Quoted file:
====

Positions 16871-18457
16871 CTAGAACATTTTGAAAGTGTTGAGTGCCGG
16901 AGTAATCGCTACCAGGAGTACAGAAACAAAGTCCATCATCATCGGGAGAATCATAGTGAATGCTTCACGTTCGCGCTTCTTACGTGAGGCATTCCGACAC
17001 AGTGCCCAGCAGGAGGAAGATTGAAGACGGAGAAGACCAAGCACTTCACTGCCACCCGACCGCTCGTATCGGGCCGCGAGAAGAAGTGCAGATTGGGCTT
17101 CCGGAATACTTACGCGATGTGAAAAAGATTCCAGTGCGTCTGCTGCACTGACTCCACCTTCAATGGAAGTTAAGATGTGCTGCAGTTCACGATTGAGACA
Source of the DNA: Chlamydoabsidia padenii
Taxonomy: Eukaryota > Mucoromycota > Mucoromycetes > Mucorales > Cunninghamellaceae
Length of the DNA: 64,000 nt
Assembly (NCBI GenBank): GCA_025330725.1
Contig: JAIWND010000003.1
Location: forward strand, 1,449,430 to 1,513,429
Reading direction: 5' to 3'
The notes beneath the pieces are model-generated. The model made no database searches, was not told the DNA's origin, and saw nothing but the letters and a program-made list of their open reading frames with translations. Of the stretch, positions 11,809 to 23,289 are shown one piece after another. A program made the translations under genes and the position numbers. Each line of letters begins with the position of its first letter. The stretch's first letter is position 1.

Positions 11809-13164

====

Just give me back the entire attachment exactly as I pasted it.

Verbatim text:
Positions 16871-18457
16871 CTAGAACATTTTGAAAGTGTTGAGTGCCGG
16901 AGTAATCGCTACCAGGAGTACAGAAACAAAGTCCATCATCATCGGGAGAATCATAGTGAATGCTTCACGTTCGCGCTTCTTACGTGAGGCATTCCGACAC
17001 AGTGCCCAGCAGGAGGAAGATTGAAGACGGAGAAGACCAAGCACTTCACTGCCACCCGACCGCTCGTATCGGGCCGCGAGAAGAAGTGCAGATTGGGCTT
17101 CCGGAATACTTACGCGATGTGAAAAAGATTCCAGTGCGTCTGCTGCACTGACTCCACCTTCAATGGAAGTTAAGATGTGCTGCAGTTCACGATTGAGACA
Source of the DNA: Chlamydoabsidia padenii
Taxonomy: Eukaryota > Mucoromycota > Mucoromycetes > Mucorales > Cunninghamellaceae
Length of the DNA: 64,000 nt
Assembly (NCBI GenBank): GCA_025330725.1
Contig: JAIWND010000003.1
Location: forward strand, 1,449,430 to 1,513,429
Reading direction: 5' to 3'
The notes beneath the pieces are model-generated. The model made no database searches, was not told the DNA's origin, and saw nothing but the letters and a program-made list of their open reading frames with translations. Of the stretch, positions 11,809 to 23,289 are shown one piece after another. A program made the translations under genes and the position numbers. Each line of letters begins with the position of its first letter. The stretch's first letter is position 1.

Positions 11809-13164